(1B) For the purposes of subsection (1)(c), an abnormality of mental functioning provides an explanation for D’s conduct if it causes, or is a significant contributory factor in causing, D to carry out that conduct.
There are accordingly four elements which need to be proven: an abnormality of mental functioning, which arose from a recognised medical condition and substantially impaired the defendant’s ability to understand the nature of their conduct and or form a rational judgment or exercise self-control and provides an explanation for the defendant’s act or omission in doing the killing.
In the recent case of R v Golds  UKSC 61 the Supreme Court was asked to clarify the meaning of the word ‘substantially’ which has been the subject of inconsistent variation over the years. In this case, the defendant stabbed his partner to death in a frenzied knife attack having argued with her on and off for much of the day. Psychiatrists agreed that that there was abnormality of the mind but disagreed as to its cause. The Court held that the meaning of “substantial” was an “impairment of consequence or weight” and not “any impairment which is greater than merely trivial”. In this case, the defendant had failed to discharge the burden of whether or not the impairment was the significant contributory factor of the death and hence the question of whether such impairment was ‘substantial’ was not actually material to the case and the appeal was dismissed.
Loss of Control
Loss of Control is a second partial defence which reduces murder to voluntary manslaughter.
The definition of loss of control is contained in section 54 of the Criminal Justice Act 2009 which sets out the three components: defendant must lose self-control – the loss of control must have a qualifying trigger and that a person of the defendant’s sex and age which a normal level of tolerance and self-restraint and in the circumstances of the defendant might have reacted in the same or similar way as the defendant did.
The section reads in full:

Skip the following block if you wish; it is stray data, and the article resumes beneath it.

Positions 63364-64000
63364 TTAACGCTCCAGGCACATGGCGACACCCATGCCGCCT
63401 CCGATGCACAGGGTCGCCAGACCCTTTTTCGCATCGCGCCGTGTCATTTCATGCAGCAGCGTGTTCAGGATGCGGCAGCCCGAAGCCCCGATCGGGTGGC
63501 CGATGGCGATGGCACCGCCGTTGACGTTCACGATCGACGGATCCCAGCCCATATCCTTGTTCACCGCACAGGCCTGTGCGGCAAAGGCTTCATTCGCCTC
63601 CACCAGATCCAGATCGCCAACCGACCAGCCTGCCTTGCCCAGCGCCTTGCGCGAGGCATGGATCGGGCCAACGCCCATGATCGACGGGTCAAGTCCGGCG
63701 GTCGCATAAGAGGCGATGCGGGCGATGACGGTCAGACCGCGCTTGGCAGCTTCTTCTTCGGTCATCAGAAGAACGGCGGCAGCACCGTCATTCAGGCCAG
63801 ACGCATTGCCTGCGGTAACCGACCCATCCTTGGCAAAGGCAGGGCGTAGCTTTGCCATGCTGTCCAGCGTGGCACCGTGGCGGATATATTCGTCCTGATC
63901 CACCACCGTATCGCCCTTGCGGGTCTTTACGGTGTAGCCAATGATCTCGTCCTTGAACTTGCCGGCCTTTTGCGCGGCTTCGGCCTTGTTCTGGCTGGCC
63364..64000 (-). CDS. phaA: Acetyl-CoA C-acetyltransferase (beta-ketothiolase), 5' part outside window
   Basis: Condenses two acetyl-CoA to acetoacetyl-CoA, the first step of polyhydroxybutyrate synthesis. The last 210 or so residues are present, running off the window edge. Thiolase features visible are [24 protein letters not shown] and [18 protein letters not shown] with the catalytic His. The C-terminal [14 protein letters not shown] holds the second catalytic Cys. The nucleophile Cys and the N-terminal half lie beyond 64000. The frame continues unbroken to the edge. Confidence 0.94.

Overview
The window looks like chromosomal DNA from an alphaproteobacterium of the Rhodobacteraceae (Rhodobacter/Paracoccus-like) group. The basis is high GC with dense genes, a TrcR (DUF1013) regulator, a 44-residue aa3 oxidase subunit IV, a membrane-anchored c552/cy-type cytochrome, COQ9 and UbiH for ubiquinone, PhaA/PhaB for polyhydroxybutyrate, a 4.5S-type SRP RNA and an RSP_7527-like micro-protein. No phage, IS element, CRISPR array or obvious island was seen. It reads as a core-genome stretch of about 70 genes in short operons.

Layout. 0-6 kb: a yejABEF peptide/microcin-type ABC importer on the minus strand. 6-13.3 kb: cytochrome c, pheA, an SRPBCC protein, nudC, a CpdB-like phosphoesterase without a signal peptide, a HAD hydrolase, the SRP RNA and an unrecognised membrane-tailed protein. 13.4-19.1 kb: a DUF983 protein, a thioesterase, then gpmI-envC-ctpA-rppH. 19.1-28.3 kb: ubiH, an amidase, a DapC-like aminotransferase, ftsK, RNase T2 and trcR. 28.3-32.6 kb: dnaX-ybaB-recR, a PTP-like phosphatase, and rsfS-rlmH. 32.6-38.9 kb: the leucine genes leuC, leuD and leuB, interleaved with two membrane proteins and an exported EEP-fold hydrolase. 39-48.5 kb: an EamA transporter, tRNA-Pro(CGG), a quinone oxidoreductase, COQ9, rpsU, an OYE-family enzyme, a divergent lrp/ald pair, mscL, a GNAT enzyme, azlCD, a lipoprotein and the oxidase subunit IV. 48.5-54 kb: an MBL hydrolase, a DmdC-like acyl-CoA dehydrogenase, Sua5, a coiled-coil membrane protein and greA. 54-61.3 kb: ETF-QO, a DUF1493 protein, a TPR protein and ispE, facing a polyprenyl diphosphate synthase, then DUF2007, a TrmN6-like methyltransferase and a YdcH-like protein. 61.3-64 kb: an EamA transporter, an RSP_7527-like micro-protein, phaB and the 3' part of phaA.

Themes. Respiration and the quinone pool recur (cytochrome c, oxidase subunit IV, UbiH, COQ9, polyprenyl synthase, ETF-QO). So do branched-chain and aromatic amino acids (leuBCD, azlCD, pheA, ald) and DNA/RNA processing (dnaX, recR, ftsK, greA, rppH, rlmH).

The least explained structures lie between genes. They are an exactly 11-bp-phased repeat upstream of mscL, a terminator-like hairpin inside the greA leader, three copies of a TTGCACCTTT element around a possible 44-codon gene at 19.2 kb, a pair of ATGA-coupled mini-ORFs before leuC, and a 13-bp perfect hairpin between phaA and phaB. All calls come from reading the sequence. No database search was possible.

(1) Where a person (“D”) kills or is a party to the killing of another (“V”), D is not to be convicted of murder if—
(a) D’s acts and omissions in doing or being a party to the killing resulted from D’s loss of self-control,
(b) the loss of self-control had a qualifying trigger, and
(c) a person of D’s sex and age, with a normal degree of tolerance and self-restraint and in the circumstances of D, might have reacted in the same or in a similar way to D.
(2) For the purposes of subsection (1)(a), it does not matter whether or not the loss of control was sudden.
(3) In subsection (1)(c) the reference to “the circumstances of D” is a reference to all of D’s circumstances other than those whose only relevance to D’s conduct is that they bear on D’s general capacity for tolerance or self-restraint.
(4) Subsection (1) does not apply if, in doing or being a party to the killing, D acted in a considered desire for revenge.
The conventional burden of proof in criminal cases applies to loss of control. The effect is that provided the accused can produce some evidence that raises the defence, the burden will revert back to the prosecution to disprove loss of control beyond reasonable doubt.
The defendant must lose control, it need not be sudden, includes a reaction to a buildup of events and not if in a considered desire for revenge.